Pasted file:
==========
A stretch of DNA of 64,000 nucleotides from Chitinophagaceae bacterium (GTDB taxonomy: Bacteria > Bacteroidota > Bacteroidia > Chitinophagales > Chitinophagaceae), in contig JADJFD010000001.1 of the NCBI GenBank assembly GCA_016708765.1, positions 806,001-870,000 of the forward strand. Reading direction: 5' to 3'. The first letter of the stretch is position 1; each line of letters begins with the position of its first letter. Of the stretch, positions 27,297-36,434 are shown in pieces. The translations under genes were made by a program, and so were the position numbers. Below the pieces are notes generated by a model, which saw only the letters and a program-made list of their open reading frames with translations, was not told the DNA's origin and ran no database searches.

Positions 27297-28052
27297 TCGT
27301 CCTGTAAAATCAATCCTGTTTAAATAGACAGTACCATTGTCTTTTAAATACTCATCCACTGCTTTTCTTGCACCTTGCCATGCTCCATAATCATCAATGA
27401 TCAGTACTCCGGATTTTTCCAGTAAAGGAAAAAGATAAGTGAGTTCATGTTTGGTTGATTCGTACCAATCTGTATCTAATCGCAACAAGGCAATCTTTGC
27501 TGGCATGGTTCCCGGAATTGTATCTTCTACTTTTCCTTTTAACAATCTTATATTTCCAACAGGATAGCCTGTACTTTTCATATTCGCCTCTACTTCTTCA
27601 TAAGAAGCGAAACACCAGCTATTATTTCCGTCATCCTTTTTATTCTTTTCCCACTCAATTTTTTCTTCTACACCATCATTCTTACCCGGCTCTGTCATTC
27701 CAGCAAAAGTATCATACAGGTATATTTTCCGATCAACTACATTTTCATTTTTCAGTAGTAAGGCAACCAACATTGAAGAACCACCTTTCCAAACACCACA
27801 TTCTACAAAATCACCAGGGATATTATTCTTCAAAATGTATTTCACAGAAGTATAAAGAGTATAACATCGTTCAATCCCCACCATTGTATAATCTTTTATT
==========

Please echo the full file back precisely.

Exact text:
A stretch of DNA of 64,000 nucleotides from Chitinophagaceae bacterium (GTDB taxonomy: Bacteria > Bacteroidota > Bacteroidia > Chitinophagales > Chitinophagaceae), in contig JADJFD010000001.1 of the NCBI GenBank assembly GCA_016708765.1, positions 806,001-870,000 of the forward strand. Reading direction: 5' to 3'. The first letter of the stretch is position 1; each line of letters begins with the position of its first letter. Of the stretch, positions 27,297-36,434 are shown in pieces. The translations under genes were made by a program, and so were the position numbers. Below the pieces are notes generated by a model, which saw only the letters and a program-made list of their open reading frames with translations, was not told the DNA's origin and ran no database searches.

Positions 27297-28052
27297 TCGT
27301 CCTGTAAAATCAATCCTGTTTAAATAGACAGTACCATTGTCTTTTAAATACTCATCCACTGCTTTTCTTGCACCTTGCCATGCTCCATAATCATCAATGA
27401 TCAGTACTCCGGATTTTTCCAGTAAAGGAAAAAGATAAGTGAGTTCATGTTTGGTTGATTCGTACCAATCTGTATCTAATCGCAACAAGGCAATCTTTGC
27501 TGGCATGGTTCCCGGAATTGTATCTTCTACTTTTCCTTTTAACAATCTTATATTTCCAACAGGATAGCCTGTACTTTTCATATTCGCCTCTACTTCTTCA
27601 TAAGAAGCGAAACACCAGCTATTATTTCCGTCATCCTTTTTATTCTTTTCCCACTCAATTTTTTCTTCTACACCATCATTCTTACCCGGCTCTGTCATTC
27701 CAGCAAAAGTATCATACAGGTATATTTTCCGATCAACTACATTTTCATTTTTCAGTAGTAAGGCAACCAACATTGAAGAACCACCTTTCCAAACACCACA
27801 TTCTACAAAATCACCAGGGATATTATTCTTCAAAATGTATTTCACAGAAGTATAAAGAGTATAACATCGTTCAATCCCCACCATTGTATAATCTTTTATT